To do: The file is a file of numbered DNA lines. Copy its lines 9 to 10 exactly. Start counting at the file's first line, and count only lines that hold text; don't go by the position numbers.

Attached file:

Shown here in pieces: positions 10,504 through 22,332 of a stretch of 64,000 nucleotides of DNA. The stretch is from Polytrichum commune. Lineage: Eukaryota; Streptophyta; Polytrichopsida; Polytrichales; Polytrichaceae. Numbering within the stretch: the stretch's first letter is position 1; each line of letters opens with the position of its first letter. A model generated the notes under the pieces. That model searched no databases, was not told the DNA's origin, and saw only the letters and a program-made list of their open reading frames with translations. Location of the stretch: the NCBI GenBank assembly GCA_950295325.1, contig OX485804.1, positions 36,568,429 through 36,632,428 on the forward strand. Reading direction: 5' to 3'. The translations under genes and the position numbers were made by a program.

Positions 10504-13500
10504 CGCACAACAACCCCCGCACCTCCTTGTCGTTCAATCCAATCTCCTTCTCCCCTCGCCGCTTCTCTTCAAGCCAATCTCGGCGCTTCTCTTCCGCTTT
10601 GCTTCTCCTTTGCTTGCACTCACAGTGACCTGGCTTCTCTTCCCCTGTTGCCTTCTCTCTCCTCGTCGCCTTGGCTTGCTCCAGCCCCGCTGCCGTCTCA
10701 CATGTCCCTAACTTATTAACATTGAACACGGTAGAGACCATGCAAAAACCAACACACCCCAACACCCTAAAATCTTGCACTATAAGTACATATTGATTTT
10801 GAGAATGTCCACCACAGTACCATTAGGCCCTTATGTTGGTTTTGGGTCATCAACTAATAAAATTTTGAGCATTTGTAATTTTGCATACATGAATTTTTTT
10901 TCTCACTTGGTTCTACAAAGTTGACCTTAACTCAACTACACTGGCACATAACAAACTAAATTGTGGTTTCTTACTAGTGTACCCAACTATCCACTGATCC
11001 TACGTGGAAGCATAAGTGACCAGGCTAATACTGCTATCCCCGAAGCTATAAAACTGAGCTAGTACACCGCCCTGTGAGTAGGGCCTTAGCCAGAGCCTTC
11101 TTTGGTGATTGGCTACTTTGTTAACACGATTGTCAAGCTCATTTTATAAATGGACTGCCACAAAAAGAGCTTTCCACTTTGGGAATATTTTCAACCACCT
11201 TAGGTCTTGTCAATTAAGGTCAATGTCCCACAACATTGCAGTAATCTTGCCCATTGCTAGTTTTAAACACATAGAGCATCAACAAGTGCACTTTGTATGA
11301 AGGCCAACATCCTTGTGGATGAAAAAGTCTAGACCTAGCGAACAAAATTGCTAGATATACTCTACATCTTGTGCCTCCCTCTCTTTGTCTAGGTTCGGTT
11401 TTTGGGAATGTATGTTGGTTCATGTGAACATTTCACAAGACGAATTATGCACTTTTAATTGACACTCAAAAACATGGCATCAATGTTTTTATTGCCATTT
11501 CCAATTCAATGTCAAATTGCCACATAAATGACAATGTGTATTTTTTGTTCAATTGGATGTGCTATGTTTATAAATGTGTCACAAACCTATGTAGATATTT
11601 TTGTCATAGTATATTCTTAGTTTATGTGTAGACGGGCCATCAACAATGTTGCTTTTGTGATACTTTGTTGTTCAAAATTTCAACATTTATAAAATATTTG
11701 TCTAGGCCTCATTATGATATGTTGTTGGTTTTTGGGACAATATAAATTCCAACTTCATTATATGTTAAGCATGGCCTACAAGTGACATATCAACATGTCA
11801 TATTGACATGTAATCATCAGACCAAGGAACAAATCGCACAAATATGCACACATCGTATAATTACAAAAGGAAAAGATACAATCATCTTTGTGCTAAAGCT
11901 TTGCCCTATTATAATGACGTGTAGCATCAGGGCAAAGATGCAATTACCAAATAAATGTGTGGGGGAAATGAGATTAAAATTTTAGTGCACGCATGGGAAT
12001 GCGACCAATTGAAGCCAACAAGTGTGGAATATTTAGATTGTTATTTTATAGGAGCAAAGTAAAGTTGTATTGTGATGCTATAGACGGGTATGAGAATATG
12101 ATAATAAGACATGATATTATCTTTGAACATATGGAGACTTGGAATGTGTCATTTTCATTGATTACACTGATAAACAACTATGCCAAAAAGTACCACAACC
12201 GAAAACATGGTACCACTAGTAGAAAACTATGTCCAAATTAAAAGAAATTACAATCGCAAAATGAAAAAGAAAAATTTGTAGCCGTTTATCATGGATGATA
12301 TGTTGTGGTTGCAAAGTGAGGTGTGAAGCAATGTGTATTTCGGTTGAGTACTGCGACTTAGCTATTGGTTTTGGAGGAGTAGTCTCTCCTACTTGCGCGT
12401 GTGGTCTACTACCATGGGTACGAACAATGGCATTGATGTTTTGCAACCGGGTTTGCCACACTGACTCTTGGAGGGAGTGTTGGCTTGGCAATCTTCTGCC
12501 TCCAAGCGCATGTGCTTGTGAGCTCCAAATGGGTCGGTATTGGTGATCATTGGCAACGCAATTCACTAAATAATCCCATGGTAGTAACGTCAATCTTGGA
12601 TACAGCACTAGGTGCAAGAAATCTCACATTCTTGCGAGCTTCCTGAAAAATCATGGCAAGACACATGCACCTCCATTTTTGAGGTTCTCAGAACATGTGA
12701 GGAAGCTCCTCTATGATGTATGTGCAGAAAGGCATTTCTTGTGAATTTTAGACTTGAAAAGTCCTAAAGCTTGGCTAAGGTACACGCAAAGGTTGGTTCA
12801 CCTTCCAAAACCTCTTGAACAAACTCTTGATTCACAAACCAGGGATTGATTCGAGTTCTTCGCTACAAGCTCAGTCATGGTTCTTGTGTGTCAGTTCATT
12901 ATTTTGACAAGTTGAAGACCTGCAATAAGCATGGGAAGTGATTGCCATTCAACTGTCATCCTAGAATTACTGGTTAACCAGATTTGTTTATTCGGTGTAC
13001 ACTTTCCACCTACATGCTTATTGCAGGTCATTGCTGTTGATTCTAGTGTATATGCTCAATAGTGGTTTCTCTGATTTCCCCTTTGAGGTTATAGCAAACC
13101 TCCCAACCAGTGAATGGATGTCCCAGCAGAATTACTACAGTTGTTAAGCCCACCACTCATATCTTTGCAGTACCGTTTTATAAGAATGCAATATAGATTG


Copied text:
11101 TTTGGTGATTGGCTACTTTGTTAACACGATTGTCAAGCTCATTTTATAAATGGACTGCCACAAAAAGAGCTTTCCACTTTGGGAATATTTTCAACCACCT
11201 TAGGTCTTGTCAATTAAGGTCAATGTCCCACAACATTGCAGTAATCTTGCCCATTGCTAGTTTTAAACACATAGAGCATCAACAAGTGCACTTTGTATGA